Chapter I.
General Overview

A. The international community and Japan toward the 21st century

Japan's foreign policy addressed many new and difficult issues in 1998. The major focus was responding to new situations posing a threat to regional and world stability, from security-related issues such as the nuclear tests undertaken by India and Pakistan and the missile launch by North Korea to economic turmoil such as financial instability in the Russian Federation and Latin America in the wake of the 1997 Asian currency and financial crisis. Against this backdrop, Japan's diplomacy in 1998 was characterized by: (1) the active development of summit-level foreign policy with the United States, the Russian Federation, the People's Republic of China, the Republic of Korea and other countries to further promote the stability and prosperity of the Asia-Pacific region and the world; and (2) the demonstration of comprehensive and proactive leadership in various areas, from the prevention of proliferation of weapons of mass destruction to conflict prevention and the amelioration of poverty, one of the fundamental causes of conflict.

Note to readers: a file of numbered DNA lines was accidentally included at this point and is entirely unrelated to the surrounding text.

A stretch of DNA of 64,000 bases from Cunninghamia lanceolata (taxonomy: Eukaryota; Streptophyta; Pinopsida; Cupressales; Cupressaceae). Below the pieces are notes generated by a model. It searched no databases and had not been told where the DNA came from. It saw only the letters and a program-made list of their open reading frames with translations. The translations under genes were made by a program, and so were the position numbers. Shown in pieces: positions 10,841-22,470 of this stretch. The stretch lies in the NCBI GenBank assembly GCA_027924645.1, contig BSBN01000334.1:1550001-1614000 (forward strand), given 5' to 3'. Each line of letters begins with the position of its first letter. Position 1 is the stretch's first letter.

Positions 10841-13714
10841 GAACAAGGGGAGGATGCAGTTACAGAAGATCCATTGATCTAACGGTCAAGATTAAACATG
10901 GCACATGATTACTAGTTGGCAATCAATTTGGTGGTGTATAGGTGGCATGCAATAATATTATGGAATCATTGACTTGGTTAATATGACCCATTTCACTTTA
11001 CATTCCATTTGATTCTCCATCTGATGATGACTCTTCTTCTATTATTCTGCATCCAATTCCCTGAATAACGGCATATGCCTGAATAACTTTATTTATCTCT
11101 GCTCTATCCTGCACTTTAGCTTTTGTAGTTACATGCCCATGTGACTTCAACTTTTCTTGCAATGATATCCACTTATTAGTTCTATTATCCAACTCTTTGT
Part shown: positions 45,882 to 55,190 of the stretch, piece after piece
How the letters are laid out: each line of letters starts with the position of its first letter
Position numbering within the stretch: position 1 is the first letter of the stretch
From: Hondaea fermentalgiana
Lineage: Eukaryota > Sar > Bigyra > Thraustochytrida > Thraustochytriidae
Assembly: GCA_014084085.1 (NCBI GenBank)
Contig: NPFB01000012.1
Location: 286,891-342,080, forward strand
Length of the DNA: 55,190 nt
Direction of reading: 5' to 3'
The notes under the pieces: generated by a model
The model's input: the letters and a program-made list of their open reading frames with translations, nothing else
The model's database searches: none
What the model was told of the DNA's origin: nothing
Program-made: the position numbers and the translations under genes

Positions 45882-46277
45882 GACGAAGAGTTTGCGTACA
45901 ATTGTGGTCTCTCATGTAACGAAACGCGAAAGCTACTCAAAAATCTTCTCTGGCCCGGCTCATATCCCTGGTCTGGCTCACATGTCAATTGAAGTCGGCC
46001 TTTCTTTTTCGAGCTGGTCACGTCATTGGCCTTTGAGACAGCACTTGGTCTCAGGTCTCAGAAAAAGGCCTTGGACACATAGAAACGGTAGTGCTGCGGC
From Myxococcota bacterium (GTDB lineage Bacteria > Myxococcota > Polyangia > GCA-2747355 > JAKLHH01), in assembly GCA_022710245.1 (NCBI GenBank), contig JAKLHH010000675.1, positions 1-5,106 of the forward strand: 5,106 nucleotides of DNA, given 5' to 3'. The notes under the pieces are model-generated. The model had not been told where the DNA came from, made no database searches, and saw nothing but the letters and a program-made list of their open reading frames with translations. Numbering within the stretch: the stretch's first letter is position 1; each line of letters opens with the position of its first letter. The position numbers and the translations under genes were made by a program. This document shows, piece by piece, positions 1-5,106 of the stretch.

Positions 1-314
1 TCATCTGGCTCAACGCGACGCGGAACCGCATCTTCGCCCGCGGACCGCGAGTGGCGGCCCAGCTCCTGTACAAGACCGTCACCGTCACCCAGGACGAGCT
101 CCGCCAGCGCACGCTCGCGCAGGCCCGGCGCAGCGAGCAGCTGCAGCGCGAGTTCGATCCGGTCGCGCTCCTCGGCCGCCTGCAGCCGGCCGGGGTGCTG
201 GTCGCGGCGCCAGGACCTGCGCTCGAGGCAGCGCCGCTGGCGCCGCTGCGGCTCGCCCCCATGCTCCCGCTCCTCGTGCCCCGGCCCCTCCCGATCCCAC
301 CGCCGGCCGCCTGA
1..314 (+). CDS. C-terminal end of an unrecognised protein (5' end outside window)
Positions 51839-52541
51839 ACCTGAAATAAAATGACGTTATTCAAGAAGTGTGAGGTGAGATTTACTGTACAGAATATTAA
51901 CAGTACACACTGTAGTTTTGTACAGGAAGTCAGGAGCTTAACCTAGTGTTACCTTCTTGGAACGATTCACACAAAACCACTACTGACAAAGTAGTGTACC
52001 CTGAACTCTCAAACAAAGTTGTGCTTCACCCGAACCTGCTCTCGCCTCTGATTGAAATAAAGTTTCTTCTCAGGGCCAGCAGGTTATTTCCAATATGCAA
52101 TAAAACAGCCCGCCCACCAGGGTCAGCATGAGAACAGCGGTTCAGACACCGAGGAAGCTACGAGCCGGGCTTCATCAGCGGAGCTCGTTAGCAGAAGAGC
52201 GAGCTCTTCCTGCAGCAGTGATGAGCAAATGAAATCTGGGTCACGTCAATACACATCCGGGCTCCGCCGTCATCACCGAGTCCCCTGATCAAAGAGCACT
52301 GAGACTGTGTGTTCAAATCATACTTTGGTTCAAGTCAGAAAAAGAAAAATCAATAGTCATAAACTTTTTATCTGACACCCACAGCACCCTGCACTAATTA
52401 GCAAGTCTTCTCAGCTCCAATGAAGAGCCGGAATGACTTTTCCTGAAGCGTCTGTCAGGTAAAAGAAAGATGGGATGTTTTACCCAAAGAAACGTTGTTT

Looking first at Japan's active summit-level diplomacy, the three Japan-U.S. Summits strengthened Japan-U.S. relations, the cornerstone of peace and stability in the Asia-Pacific region, with both countries reaffirming their commitment to engaging in close cooperation in a broad range of areas. High-level "continuous dialogue" with the Russian Federation led to steady progress in bilateral relations in all areas, including negotiations toward the conclusion of the peace treaty by 2000 based on the Tokyo Declaration. In terms of Japan-China relations too, leaders of both countries drew up a joint declaration entitled "Japan-China Joint Declaration on Building a Partnership of Friendship and Cooperation for Peace and Development" in a year marking the 20th anniversary of the conclusion of the Treaty of Peace and Friendship between Japan and the People's Republic of China, also issuing a joint press statement on cooperation to be undertaken in 33 areas. Japanese and ROK leaders signed a document entitled "Japan-Republic of Korea Joint Declaration: A New Japan-Republic of Korea Partnership towards the Twenty-first Century," agreeing to put past issues behind them and build a future-oriented Japan-ROK partnership toward the 21st century. Subsequent meetings such as the Meeting of Japan-ROK Cabinet Ministers have moved this Joint Declaration steadily into practice. Further, at the Hanoi Japan-Association of South East Asian Nations (ASEAN) Summit and the Kuala Lumpur Asia-Pacific Economic Cooperation (APEC) Economic Leaders' Meeting, Japan once again emphasized its continued focus on promotion of regional cooperation in the Asia-Pacific toward the recovery of the Asian economy, based on a strong commitment to Japanese economic revitalization.